"Dec. 14. - Strong breeze to the westward, with sea getting up. Saw Révolutionnaire to leeward. On examination, found the cut-water so much shook I determined to run on to Baia and secure the bowsprit; made signal to prepare to anchor, and bore up little after 8 A.M. Anchored in fifteen fathom water. The Révolutionnaire was examined also, when I found her mainmast was sprung; sent the master and carpenter to survey the damage she had sustained, two or three of her timbers being broke. They reported she might be put in a state to proceed in two days. Sent Lieutenant Drewry up to the Admiral with a letter giving an account of our disaster, and informing him I should proceed as soon as the weather would admit of it, taking Révolutionnaire with me if she was ready, otherwise directing him to follow."
"Leghorn Roads, Wednesday, Dec. 20. - Employed all night beating into Leghorn Roads....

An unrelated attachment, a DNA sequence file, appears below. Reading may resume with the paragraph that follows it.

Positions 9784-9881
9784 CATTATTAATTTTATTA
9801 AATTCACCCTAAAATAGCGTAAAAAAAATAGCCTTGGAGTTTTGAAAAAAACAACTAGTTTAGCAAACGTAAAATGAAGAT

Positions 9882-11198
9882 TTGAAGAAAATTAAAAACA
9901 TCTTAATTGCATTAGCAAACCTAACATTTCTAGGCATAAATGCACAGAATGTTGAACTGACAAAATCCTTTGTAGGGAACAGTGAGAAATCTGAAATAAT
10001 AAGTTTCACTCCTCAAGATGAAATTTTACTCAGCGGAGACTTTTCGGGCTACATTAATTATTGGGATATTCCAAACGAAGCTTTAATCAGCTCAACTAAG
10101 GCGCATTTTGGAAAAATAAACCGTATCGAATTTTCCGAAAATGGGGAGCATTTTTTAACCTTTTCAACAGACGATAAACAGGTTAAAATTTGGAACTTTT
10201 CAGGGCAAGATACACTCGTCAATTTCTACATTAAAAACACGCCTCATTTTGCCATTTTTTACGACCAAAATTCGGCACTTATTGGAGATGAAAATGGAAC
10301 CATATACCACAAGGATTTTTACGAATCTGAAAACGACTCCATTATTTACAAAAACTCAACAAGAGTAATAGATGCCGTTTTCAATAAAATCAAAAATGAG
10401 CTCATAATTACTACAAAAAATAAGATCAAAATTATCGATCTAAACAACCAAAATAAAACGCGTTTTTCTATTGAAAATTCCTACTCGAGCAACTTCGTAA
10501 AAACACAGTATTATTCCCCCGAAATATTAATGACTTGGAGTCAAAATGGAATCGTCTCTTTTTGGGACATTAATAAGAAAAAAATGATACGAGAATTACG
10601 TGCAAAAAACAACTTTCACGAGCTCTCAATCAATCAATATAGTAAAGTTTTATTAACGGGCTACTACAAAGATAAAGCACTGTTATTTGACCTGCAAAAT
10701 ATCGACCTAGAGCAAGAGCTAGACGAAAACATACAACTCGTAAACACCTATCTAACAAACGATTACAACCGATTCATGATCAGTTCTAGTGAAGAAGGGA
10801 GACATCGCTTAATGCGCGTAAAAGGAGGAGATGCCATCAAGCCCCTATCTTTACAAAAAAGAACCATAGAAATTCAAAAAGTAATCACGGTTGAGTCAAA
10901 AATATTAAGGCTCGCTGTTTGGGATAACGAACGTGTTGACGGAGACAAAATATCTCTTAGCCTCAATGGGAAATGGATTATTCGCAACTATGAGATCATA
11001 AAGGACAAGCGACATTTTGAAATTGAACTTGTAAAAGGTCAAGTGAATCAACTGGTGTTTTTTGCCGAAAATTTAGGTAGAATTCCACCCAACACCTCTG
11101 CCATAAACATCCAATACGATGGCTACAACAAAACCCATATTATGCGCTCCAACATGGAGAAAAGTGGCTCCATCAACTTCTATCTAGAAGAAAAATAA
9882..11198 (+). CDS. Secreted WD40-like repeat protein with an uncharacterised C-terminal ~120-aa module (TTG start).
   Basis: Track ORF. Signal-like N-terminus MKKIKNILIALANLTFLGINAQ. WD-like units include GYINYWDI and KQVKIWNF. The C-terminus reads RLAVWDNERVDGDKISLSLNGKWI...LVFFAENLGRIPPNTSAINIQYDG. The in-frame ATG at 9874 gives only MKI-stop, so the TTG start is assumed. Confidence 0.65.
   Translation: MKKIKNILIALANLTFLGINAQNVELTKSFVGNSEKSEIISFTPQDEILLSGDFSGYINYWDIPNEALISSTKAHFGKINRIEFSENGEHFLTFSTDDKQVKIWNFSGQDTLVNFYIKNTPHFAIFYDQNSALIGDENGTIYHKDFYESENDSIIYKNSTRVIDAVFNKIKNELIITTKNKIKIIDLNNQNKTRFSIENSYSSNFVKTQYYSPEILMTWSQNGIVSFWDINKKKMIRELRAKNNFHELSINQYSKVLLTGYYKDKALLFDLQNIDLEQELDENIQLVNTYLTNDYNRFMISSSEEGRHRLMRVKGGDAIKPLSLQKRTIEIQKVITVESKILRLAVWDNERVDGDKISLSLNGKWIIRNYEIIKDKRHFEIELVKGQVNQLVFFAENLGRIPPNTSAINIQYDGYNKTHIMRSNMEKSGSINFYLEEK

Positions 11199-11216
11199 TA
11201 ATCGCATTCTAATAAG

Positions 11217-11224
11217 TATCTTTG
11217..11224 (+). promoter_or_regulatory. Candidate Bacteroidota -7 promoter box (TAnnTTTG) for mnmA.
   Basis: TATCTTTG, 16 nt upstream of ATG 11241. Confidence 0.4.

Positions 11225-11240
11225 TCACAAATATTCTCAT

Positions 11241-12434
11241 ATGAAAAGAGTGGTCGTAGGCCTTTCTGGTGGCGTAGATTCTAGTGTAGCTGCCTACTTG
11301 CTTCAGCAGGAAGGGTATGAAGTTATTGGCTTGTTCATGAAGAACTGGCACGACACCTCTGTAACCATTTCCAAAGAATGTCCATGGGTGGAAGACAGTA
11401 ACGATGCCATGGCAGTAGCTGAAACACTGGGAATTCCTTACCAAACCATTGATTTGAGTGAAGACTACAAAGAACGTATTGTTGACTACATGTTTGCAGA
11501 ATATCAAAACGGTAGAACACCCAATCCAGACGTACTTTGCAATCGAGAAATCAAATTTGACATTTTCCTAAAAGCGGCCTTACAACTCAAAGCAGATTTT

he gave me from his Majesty a remarkably handsome gold snuff-box with his portrait on it, - a very good likeness, set with twenty-four diamonds, some of them large, particularly four at the corners. He gave me also two other boxes, one for Captain Pellew and the other for the captain of the Fleur de Lis, and informed me he meant to give 3000 ducats to the Vengeur's ship's company and 1500 to each of the frigates. Dined with the King, and came off in the evening."
"The Vengeur returned to England in the spring of 1820 [? Surely this must be the spring of 1821], and Maitland was appointed to the Genoa"